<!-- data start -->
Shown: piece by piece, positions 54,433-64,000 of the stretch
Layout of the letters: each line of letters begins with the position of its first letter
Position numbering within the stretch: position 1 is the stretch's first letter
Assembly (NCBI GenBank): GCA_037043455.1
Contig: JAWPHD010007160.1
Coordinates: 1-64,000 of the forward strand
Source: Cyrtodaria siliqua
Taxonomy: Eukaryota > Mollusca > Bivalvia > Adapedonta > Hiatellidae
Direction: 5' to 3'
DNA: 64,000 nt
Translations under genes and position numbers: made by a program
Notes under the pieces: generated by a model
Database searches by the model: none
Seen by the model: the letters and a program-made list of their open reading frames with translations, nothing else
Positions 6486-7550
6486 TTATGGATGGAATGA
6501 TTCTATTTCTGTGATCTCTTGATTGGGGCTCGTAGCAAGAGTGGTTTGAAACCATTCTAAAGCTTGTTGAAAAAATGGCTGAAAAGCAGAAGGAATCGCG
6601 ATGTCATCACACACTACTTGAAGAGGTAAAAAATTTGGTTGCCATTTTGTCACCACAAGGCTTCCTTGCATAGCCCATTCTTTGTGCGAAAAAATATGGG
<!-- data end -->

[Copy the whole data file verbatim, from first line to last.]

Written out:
Shown: piece by piece, positions 54,433-64,000 of the stretch
Layout of the letters: each line of letters begins with the position of its first letter
Position numbering within the stretch: position 1 is the stretch's first letter
Assembly (NCBI GenBank): GCA_037043455.1
Contig: JAWPHD010007160.1
Coordinates: 1-64,000 of the forward strand
Source: Cyrtodaria siliqua
Taxonomy: Eukaryota > Mollusca > Bivalvia > Adapedonta > Hiatellidae
Direction: 5' to 3'
DNA: 64,000 nt
Translations under genes and position numbers: made by a program
Notes under the pieces: generated by a model
Database searches by the model: none
Seen by the model: the letters and a program-made list of their open reading frames with translations, nothing else
Positions 6486-7550
6486 TTATGGATGGAATGA
6501 TTCTATTTCTGTGATCTCTTGATTGGGGCTCGTAGCAAGAGTGGTTTGAAACCATTCTAAAGCTTGTTGAAAAAATGGCTGAAAAGCAGAAGGAATCGCG
6601 ATGTCATCACACACTACTTGAAGAGGTAAAAAATTTGGTTGCCATTTTGTCACCACAAGGCTTCCTTGCATAGCCCATTCTTTGTGCGAAAAAATATGGG